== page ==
The air quality in the Northeast has been hazardous for several days due to smoke from Canadian wildfires. The Environmental Protection Agency has issued a health advisory for the region. Here’s what you need to know to keep elderly family members safe from negative air pollution health effects.
Why Seniors Are at Increased Risk
Poor air quality poses risks to everyone, but seniors are particularly vulnerable. As people age, their lungs become less efficient at filtering out pollutants, and their immune system weakens. This can lead to acute respiratory problems, such as shortness of breath, bronchial spasms and respiratory tract infections like pneumonia.
Seniors are also more likely to have preexisting chronic health conditions that can be exacerbated by air particles. In addition, some medications may make them more susceptible to the effects of air pollution. Beta-blockers, which are often used to treat heart disease, for example, can make it more difficult for the lungs to clear mucus.
As a result, emergency room visits and hospital admissions typically increase as air quality decreases. Research shows that the correlation between air pollution and heart failure, myocardial infarction and ischemic stroke grows stronger with age.
How to Protect Your Loved One
There are a few things you can do to protect senior family members during an air quality crisis:
- Encourage them to stay indoors as much as possible. If they must go outside, they should wear an N95 mask that covers their nose and mouth.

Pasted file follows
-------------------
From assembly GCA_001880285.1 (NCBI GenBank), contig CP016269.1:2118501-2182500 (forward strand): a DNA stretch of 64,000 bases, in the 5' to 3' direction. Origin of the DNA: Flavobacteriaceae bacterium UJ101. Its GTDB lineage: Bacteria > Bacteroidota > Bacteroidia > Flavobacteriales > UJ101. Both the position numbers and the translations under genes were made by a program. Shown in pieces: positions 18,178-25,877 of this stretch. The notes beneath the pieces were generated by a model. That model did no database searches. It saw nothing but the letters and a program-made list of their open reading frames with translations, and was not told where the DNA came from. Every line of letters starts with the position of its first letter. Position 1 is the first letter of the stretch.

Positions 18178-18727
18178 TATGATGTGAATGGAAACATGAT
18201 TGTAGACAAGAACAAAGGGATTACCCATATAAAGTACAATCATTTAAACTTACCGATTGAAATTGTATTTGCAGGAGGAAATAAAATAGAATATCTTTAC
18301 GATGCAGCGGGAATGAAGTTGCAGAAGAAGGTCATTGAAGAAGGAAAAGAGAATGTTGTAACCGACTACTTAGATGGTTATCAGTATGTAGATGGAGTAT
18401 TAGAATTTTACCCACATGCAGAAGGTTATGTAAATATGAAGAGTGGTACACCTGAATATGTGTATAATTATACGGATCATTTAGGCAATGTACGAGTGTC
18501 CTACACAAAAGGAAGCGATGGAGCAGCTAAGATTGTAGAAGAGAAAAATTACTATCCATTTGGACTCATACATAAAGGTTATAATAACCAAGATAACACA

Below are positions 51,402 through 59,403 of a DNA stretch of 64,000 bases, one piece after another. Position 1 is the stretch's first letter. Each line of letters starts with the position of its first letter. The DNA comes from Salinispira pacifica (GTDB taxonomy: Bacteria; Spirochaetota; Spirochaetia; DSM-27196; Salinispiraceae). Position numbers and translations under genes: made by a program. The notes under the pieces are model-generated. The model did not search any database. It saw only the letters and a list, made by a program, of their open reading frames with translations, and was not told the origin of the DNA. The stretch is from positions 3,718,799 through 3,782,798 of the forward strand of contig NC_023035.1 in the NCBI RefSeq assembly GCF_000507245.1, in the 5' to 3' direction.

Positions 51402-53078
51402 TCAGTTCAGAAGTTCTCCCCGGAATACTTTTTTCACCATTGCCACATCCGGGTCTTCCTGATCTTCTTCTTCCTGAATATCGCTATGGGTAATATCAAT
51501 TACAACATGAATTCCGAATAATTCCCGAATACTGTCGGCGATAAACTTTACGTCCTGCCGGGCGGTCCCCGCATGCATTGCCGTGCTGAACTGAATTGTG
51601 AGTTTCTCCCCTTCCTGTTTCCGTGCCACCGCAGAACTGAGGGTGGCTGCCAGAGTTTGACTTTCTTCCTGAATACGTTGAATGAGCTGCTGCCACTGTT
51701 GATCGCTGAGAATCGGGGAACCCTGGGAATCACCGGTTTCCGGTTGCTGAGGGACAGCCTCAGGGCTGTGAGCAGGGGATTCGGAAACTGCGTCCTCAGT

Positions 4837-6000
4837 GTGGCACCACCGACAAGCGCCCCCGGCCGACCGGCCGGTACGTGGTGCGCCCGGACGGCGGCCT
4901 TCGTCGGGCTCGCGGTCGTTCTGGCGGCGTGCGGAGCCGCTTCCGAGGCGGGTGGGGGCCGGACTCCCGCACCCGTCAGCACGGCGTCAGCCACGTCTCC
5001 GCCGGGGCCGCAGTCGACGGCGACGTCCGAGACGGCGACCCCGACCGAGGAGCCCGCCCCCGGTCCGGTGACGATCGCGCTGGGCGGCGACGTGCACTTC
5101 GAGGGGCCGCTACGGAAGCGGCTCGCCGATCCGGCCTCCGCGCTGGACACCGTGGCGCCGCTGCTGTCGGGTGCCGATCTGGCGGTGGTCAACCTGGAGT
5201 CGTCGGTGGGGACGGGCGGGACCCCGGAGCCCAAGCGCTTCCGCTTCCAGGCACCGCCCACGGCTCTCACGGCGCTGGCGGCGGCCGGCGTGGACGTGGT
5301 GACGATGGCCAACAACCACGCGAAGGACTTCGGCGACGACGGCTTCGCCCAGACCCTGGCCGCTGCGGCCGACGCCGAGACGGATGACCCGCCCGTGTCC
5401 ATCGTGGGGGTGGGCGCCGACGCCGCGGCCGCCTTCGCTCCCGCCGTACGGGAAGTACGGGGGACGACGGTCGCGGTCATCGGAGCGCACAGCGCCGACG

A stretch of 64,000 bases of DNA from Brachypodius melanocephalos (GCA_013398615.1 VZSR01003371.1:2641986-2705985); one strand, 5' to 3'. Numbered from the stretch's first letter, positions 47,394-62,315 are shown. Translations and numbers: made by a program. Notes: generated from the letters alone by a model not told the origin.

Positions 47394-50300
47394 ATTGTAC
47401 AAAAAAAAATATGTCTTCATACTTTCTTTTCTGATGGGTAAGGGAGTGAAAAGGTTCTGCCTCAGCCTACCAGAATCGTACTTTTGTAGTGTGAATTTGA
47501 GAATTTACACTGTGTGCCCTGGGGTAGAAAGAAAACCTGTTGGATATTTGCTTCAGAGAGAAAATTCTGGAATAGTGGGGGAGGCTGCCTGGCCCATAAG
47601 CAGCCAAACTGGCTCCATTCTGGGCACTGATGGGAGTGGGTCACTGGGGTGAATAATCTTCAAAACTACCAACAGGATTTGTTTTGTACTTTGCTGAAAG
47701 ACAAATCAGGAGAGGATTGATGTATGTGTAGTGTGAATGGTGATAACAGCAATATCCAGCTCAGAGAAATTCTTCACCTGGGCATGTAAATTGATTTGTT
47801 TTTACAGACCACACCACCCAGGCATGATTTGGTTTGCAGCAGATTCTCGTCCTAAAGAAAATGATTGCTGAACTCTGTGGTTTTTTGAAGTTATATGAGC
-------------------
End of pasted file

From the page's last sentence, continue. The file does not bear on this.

- Check the Air Quality Index (AQI). The AQI is a measure of how polluted the air is. If the AQI is high, it is particularly important to stay indoors.
- Advise them to avoid strenuous activity when the air quality is bad. Strenuous activity can increase susceptibility to the effects of pollution.
- Maintain air quality indoors. Keep doors and windows shut and use a high-efficiency particulate air (HEPA) purifier. Avoid smoking, burning candles or cooking fried foods.
- If your loved one has a preexisting heart or respiratory condition, get in touch with their doctor to see whether their medication should be adjusted.
- Monitor for signs of respiratory distress. If they experience any of the following symptoms, seek medical attention immediately:
- Shortness of breath
- Chest pain
- Difficulty breathing
What to Expect If Your Loved One Is Hospitalized
If your loved one does get admitted to the hospital due to the air quality crisis, there are a few things you can expect:
- They will be monitored closely by the medical team.
- They may be given medication to help with their breathing.
- They may be put on oxygen therapy.
- They may be asked to stay in the hospital for a longer period of time.
After discharge from the hospital, they may need to go to a post-acute rehab center to continue their recovery. Post-acute rehab centers provide specialized care and services – such as cardiac care and pulmonary rehabilitation – that can help seniors regain their strength and function. As you evaluate your options, reach out to the facility to understand what protective measures are in place.
By following these tips, you can help to protect elderly loved ones from air pollution health effects and ensure that they receive the best possible care if they are hospitalized.